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Tanach initiative

Upgrading the level of Bible education in secular schools to ensure the Bible’s relevance and contribution to a rich Israeli-Jewish identity 

The Tanach Initiative is a pioneering effort to vastly improve the way the Hebrew Bible - the foundational Jewish text - is taught in secular Israeli schools. The program aims to make Bible meaningful and relevant for students, encouraging a sense of ownership over their Jewish heritage, regardless of their way of life and religious orientation. In collaboration with the Ministry of Education, the program trains outstanding Bible teachers, developing their personal and professional worldview by positioning the Bible within the context of Israeli-Jewish identity and the teacher’s role in promoting identity discourse.  


In 2018-19, we established foundations for a scalable program. During this pilot year, the MoE identified and selected more than 40 outstanding Bible teachers from across Israel for intensive training comprised of weekly regional seminars and monthly seminars at the Hartman Institute. SHI facilitators - veteran educators and scholars - offered the teachers guidance, emphasizing the development of innovative teaching methods. These teachers will go on to strengthen Tanach education in their schools by recruiting and training additional teachers from their schools and regions in an official MoE-funded training course for Tanach instruction.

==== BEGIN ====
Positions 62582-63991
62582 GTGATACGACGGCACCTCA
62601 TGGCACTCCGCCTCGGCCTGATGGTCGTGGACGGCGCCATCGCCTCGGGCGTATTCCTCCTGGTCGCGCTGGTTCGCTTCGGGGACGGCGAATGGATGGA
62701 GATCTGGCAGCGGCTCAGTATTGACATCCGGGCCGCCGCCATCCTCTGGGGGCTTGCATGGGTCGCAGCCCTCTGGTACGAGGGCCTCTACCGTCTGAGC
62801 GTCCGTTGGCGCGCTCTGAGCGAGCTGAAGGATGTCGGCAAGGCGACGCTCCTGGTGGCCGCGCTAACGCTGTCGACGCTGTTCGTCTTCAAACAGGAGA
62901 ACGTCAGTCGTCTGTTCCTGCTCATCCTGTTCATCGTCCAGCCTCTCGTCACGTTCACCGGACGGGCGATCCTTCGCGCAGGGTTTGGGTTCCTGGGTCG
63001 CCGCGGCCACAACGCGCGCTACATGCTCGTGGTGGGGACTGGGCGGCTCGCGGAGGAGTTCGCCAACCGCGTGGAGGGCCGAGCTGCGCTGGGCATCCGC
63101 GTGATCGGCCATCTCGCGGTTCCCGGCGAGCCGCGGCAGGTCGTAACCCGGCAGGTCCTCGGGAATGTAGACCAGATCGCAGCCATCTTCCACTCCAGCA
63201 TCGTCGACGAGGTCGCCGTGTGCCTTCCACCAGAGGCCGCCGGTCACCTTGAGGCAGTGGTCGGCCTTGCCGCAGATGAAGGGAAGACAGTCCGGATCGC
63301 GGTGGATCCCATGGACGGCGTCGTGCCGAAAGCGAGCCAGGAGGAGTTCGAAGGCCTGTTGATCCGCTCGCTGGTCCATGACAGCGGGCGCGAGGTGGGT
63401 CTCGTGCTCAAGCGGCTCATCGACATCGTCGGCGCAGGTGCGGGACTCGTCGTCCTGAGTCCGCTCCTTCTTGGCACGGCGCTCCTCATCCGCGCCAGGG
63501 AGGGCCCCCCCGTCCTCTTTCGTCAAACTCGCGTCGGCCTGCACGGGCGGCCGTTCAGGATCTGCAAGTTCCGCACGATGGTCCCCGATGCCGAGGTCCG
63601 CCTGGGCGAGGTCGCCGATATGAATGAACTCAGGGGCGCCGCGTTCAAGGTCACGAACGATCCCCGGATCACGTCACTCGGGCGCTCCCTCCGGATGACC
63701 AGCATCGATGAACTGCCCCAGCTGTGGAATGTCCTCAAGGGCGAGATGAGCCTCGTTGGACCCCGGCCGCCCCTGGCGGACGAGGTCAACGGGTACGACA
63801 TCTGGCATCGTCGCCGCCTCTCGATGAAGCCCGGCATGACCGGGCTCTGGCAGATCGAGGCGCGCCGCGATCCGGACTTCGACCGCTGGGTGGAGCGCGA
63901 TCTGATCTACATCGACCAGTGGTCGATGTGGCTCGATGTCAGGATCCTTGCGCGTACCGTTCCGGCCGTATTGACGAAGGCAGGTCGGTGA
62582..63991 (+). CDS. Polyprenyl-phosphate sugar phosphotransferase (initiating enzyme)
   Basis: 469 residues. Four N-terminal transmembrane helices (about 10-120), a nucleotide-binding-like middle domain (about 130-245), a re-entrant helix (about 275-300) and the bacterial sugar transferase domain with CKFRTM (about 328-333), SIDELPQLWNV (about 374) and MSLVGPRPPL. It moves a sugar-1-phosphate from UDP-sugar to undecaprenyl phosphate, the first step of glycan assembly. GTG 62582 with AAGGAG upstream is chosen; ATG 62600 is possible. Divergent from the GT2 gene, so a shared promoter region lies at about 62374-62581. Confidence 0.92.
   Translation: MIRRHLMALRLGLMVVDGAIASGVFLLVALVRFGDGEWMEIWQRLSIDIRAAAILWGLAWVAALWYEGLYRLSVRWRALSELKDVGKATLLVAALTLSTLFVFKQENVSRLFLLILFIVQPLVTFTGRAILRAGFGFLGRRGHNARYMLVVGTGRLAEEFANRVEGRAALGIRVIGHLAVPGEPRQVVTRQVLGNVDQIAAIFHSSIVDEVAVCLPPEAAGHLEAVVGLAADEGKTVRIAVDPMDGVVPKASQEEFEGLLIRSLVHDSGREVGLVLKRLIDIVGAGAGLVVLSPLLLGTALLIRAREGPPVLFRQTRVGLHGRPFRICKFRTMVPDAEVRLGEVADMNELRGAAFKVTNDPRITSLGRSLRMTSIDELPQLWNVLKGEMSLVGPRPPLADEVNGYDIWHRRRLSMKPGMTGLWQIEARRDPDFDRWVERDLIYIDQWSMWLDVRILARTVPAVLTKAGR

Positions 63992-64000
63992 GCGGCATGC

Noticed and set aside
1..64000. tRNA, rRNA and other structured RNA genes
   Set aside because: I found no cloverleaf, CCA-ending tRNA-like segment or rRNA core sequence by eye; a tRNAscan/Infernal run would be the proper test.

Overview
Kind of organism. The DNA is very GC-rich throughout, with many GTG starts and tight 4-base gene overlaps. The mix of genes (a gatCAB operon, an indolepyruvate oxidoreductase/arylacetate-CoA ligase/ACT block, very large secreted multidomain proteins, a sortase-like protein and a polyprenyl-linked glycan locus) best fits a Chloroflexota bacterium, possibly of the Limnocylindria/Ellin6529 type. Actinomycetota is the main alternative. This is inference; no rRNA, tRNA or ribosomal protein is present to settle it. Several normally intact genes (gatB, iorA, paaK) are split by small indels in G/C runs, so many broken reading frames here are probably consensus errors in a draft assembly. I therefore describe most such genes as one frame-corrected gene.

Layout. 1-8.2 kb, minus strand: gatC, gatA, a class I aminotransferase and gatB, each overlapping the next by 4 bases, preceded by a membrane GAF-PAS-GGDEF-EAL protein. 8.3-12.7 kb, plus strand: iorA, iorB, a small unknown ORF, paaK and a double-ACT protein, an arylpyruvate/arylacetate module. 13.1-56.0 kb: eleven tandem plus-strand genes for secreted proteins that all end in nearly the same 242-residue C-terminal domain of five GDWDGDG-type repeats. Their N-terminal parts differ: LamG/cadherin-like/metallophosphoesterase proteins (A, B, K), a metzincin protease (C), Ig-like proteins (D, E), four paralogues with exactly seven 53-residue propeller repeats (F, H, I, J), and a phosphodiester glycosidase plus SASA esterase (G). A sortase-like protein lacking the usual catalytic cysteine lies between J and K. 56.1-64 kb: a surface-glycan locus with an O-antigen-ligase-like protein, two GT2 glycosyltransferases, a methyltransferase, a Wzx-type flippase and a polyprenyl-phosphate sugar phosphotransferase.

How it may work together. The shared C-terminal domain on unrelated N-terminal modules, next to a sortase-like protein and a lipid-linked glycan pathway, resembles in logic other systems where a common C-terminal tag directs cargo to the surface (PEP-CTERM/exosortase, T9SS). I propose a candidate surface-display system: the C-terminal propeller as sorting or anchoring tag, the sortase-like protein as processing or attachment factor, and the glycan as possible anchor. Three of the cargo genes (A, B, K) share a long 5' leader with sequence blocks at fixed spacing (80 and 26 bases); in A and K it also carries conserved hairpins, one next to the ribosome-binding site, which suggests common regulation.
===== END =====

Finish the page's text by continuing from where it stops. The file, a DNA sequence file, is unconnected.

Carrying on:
“During our weekly study sessions as a group and in hevruta, I felt myself deepening my knowledge and developing professionally as an educator. The shared discourse and the study with teachers with different views and extensive knowledge who each brought their own strengths led me to new and sometimes groundbreaking ways of thinking and learning.

"As a result of my participation in the program, my self-confidence has increased, and I have a lot more knowledge, greater ability to respond to students, and increased motivation to apply ideas on the ground. My students are now full participants in the learning process, they study in havruta, and then each group teaches what they learned to their peers. I try to find a way to address issues that are relevant to what is happening in students’ lives outside school through the world of the Bible.”- Nathalie Illuz, Tanach Initiative Southern District Training Cohort 2018-19

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